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Diagnosis Spotlight: Lupus

Diagnosis Spotlight: Lupus

The Difficulty in Diagnosing Lupus

Lupus might seem straightforward enough. It has a defined set of symptoms, and with 16,000 new cases per year, it’s not exactly uncommon (Understanding, 2015). Nonetheless, it is not a clear-cut disease. In fact, just getting a diagnosis is often the result of a lengthy, frustrating process of elimination. Here’s why:

  • Many refer to lupus as “The Great Imitator.” Its symptoms are identical to a host of other illnesses including fibromyalgia, Lyme disease, thyroid disorders, and more.
  • Lupus has many different possible symptoms. As a result, different people experience the disease in different ways.
  • Lupus can spontaneously worsen or improve. When symptoms become more subtle, it can be even more difficult for physicians to see them.
  • The most significant indicator of lupus is the butterfly rash. Not all patients will experience this symptom (Diagnosing, 2015).

The Lupus Life

Getting a lupus diagnosis is bittersweet. Getting a diagnosis means you finally have a name for the beast that is burdening you. In the same breath, it marks the beginning of a lifelong struggle. There is no cure for lupus – only daily medications. There will be times of unfathomable exhaustion, and times of remission. Some lupus patients experience very few complications, while others will completely succumb to the disease. Lupus is a very personal journey that belongs to those who experience it.

Healthcare Limitations

Lupus is a struggle from diagnosis to daily life. But the difficulties, unfortunately, do not end there. “Lupus is debilitating and destructive and can be fatal, yet research on lupus remains underfunded relative to diseases of similar scope and devastation” (Entertainer and Television, 2014). The American healthcare system, it seems, still has a lot of work to do in the fight against the disease.

After a Diagnosis of Lupus

When you first learn that you have lupus, it can be an emotional time. You may feel conflicted, overwhelmed, or angry. It may be a sad or confusing time for you, and you might even feel every emotion at once. Sometimes, people wonder, “What am I supposed to do now?”

Thankfully, you have options. Lupus does not have to be a life sentence of constant misery. With a few helpful hints, you can feel a little more in control of your disease:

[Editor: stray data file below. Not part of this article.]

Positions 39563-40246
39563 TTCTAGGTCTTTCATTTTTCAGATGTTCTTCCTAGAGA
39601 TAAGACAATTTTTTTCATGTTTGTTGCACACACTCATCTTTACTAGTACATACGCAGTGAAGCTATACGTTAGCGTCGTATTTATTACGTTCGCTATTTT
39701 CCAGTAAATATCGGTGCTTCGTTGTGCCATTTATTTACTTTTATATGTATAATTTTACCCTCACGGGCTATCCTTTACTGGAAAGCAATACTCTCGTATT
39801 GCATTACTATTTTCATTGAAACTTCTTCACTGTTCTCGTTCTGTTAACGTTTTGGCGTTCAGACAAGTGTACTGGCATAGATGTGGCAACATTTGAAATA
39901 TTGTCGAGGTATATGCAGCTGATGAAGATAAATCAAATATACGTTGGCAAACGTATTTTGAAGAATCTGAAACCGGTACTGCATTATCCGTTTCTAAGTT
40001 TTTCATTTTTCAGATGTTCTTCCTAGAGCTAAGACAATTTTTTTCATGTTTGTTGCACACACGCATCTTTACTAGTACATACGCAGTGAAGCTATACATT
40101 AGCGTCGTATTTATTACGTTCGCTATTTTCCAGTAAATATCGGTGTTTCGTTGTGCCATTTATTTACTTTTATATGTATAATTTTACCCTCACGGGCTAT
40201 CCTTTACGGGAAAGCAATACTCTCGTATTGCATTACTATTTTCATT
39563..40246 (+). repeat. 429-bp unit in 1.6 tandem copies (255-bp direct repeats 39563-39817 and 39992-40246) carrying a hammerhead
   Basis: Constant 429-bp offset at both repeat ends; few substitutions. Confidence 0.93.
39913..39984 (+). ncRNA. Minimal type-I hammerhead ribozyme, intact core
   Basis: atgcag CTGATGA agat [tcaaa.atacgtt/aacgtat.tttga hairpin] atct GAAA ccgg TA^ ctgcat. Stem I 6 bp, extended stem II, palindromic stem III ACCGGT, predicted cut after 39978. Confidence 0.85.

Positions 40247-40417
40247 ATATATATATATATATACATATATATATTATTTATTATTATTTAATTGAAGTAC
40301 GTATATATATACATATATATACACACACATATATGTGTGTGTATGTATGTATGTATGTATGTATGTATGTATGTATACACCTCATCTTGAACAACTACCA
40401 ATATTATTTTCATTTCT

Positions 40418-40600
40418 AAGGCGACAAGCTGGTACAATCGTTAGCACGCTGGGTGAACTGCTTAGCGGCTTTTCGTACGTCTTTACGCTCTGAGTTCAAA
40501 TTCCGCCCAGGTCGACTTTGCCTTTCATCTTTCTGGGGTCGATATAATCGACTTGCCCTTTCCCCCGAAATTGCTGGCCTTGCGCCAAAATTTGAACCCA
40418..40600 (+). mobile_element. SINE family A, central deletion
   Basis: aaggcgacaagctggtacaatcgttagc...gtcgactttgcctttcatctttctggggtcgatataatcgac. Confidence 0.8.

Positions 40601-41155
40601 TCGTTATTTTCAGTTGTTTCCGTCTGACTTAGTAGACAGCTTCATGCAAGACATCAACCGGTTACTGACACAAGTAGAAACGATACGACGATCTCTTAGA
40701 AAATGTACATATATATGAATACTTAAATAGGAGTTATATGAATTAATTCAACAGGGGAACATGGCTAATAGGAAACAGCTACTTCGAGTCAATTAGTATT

• Connect: Form close relationships with doctors, friends, and family who fully support your lupus journey. Find doctors you can trust. Explore social media and online message boards. Avoid those who minimize, judge, and condescend. Those who choose not to respect your illness are toxic.
  • Comply: Follow your doctor’s orders as best you can. Keep up with appointments, medications, and restrictions. Try using calendars, pill organizers, or pill timers. Do not follow anyone else’s advice without first asking your physician.
  • Treat Your Body Right: Eat healthy foods and take care of yourself. Listen to your body. Exercise as tolerated. If you need to rest, then rest. Always protect yourself from sunlight (Systemic, 2013).
  • Eliminate the Negativity: You cannot make your lupus work around your life. Your life must work around your lupus. Your lifestyle will be unique, and some people may not accept that. They may criticize you simply because you don’t live by their standards. Avoid the negativity at all costs.
  • Educate: Learn as much as you can about your illness. Stay abreast of the latest studies, treatments, and breakthroughs. Spread awareness often.

Moving Forward

The fight against lupus must continue. You must be your own advocate every single day. You deserve to give yourself the healthiest life you can. Your body is fighting against you, and it’s time to fight back. This is your lupus journey, and now, you’ll never walk alone. CrowdMed is here to support you – one step at a time.

Lupus Related Resources

Entertainer and Television Personality Nick Cannon Grand Marshals Walk to End Lupus Now in LA. (2014, Augus 07). Retrieved from

Diagnosing Lupus. (2015). Retrieved from

Diagnosing Lupus. (2015). Retrieved from

“Systemic Lupus Erythematosus (Lupus).” American College of Rheumatology. N.p., n.d. Web. 26 Mar 2015. <>.

Understanding Lupus. (2015). Retrieved from

Deanna Brownlee

Author: Deanna Brownlee

My name is Deanna Brownlee, and I have an undiagnosed disease. For 10 years, my unidentified illness has yielded only futility and heartbreak. As much as it has stolen from me, however, writing has always remained by my side. I am truly honored to be part of the CrowdMed team.